There are a number of different resources available to minors and their families when dealing with the multitude of problems that affect juveniles. Many state and local agencies provide outreach programs aimed at educating and providing services to those in need. This includes parenting classes, mental health services, and crime prevention. Many community organizations and volunteer groups dedicate time and resources to working with at-risk youth and helping children who may face dangerous or threatening situations. Unfortunately, budget cuts have negatively impacted the number of community resources available to at-risk youth in certain areas and many cannot qualify for programming or help unless they have already gone through the juvenile court system.
Many of the resources available to combat juvenile offenders are allocated through a court order. Some of the most productive and fruitful resources available are parenting skills classes. These parenting skills classes are done in conjunction with a sentence that is given to a juvenile offender. Often, the court will order a parent to attend a number of parenting class sessions within a specific time period to ensure that progress is being made. These classes are often taught by probation officers who invite various guest speakers to address certain pressing topics which include: drug use, sexual abuse, and mental health.
Another critical area that is often overlooked for juveniles is their mental health needs. Too often juveniles enter the juvenile court system which is not prepared to assist their mental health needs. Approximately 70 percent of the over 2 million juveniles that find themselves arrested in a given year have a mental health problem. Roughly 25 percent of those juveniles suffer from a mental health condition that is so severe that they will never be able to become self-sufficient adults. In addition to those severe disorders, a large number of juveniles suffer from other mental disorders which include: substance abuse disorders, paranoid schizophrenia, depression, irritable mood syndrome, and posttraumatic stress disorder.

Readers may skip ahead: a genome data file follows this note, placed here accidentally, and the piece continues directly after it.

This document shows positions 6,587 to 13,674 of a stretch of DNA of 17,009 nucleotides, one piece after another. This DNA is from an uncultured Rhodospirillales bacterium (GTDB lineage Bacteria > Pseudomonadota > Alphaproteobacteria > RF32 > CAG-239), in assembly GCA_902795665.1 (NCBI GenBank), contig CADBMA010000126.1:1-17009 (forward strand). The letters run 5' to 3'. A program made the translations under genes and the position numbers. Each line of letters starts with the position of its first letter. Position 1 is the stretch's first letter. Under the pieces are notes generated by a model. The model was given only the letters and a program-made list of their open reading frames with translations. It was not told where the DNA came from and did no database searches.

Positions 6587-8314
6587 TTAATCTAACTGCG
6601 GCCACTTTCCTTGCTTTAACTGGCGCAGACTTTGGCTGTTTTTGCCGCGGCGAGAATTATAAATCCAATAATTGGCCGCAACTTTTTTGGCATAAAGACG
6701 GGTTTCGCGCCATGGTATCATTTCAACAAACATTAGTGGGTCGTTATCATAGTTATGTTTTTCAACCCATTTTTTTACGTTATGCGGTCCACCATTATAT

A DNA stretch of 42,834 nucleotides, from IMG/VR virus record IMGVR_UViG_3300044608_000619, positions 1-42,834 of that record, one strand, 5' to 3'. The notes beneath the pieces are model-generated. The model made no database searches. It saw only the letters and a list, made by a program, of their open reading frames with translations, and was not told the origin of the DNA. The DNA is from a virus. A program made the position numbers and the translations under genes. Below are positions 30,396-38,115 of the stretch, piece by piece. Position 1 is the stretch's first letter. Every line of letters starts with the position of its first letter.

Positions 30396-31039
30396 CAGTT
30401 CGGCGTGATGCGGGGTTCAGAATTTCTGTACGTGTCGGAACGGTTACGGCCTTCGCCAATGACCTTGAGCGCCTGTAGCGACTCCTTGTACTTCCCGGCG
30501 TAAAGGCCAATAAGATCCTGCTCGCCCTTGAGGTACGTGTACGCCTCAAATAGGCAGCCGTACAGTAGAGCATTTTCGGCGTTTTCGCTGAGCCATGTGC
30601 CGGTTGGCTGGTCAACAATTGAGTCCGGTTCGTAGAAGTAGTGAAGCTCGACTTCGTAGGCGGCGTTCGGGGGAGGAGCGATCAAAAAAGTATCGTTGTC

Due to cutbacks in government funding, overcrowding, and the large number of mentally ill juveniles, many go without being properly diagnosed or properly treated while detained. This lack of adequate treatment has led to negative results which include suicides, assaults on other juveniles, and other traumatic consequences. Should a juvenile who suffers from mental illness be thrown into the juvenile court system it is imperative that they are represented by an experienced juvenile defense attorney to ensure that the minor’s health and well being is put first.
Locally, these juvenile courts often use a great amount of discretion when dealing with mentally ill juveniles accused of committing serious felonies. Generally, the juvenile defense attorney works as part of a team with the judge, district attorney, the Department of Mental Health psychologist, school liaison, probation officers, and a psychiatric social worker. This is precisely why it is important to have an experienced juvenile defense attorney work with the court and others to monitor the progress of the juvenile and to ensure that all mental health issues are adequately addressed.